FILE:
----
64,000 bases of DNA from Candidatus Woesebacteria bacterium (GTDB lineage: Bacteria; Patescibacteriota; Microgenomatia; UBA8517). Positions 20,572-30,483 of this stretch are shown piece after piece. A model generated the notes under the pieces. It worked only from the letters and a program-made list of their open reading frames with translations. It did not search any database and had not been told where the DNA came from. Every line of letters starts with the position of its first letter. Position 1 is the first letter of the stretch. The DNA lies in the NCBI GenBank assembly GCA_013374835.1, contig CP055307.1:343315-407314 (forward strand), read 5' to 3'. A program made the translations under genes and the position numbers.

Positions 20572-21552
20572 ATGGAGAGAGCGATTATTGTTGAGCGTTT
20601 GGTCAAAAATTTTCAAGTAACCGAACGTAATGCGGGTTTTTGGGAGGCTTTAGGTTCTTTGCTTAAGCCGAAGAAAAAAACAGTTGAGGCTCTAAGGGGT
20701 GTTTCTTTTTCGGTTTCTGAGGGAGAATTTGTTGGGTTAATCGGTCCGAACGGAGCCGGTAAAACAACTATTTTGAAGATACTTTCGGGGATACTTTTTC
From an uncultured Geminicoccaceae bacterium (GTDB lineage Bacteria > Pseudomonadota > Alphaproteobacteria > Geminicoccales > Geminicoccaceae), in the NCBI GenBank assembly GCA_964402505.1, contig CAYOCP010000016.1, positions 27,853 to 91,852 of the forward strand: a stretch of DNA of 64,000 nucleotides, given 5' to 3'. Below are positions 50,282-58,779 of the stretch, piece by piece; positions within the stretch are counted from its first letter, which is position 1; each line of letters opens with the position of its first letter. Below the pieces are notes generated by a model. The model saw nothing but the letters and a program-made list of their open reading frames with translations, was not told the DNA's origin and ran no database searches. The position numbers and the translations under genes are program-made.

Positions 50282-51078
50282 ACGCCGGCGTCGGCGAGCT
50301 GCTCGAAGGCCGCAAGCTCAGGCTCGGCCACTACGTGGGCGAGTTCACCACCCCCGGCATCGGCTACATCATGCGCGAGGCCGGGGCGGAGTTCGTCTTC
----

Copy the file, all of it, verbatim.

64,000 bases of DNA from Candidatus Woesebacteria bacterium (GTDB lineage: Bacteria; Patescibacteriota; Microgenomatia; UBA8517). Positions 20,572-30,483 of this stretch are shown piece after piece. A model generated the notes under the pieces. It worked only from the letters and a program-made list of their open reading frames with translations. It did not search any database and had not been told where the DNA came from. Every line of letters starts with the position of its first letter. Position 1 is the first letter of the stretch. The DNA lies in the NCBI GenBank assembly GCA_013374835.1, contig CP055307.1:343315-407314 (forward strand), read 5' to 3'. A program made the translations under genes and the position numbers.

Positions 20572-21552
20572 ATGGAGAGAGCGATTATTGTTGAGCGTTT
20601 GGTCAAAAATTTTCAAGTAACCGAACGTAATGCGGGTTTTTGGGAGGCTTTAGGTTCTTTGCTTAAGCCGAAGAAAAAAACAGTTGAGGCTCTAAGGGGT
20701 GTTTCTTTTTCGGTTTCTGAGGGAGAATTTGTTGGGTTAATCGGTCCGAACGGAGCCGGTAAAACAACTATTTTGAAGATACTTTCGGGGATACTTTTTC
From an uncultured Geminicoccaceae bacterium (GTDB lineage Bacteria > Pseudomonadota > Alphaproteobacteria > Geminicoccales > Geminicoccaceae), in the NCBI GenBank assembly GCA_964402505.1, contig CAYOCP010000016.1, positions 27,853 to 91,852 of the forward strand: a stretch of DNA of 64,000 nucleotides, given 5' to 3'. Below are positions 50,282-58,779 of the stretch, piece by piece; positions within the stretch are counted from its first letter, which is position 1; each line of letters opens with the position of its first letter. Below the pieces are notes generated by a model. The model saw nothing but the letters and a program-made list of their open reading frames with translations, was not told the DNA's origin and ran no database searches. The position numbers and the translations under genes are program-made.

Positions 50282-51078
50282 ACGCCGGCGTCGGCGAGCT
50301 GCTCGAAGGCCGCAAGCTCAGGCTCGGCCACTACGTGGGCGAGTTCACCACCCCCGGCATCGGCTACATCATGCGCGAGGCCGGGGCGGAGTTCGTCTTC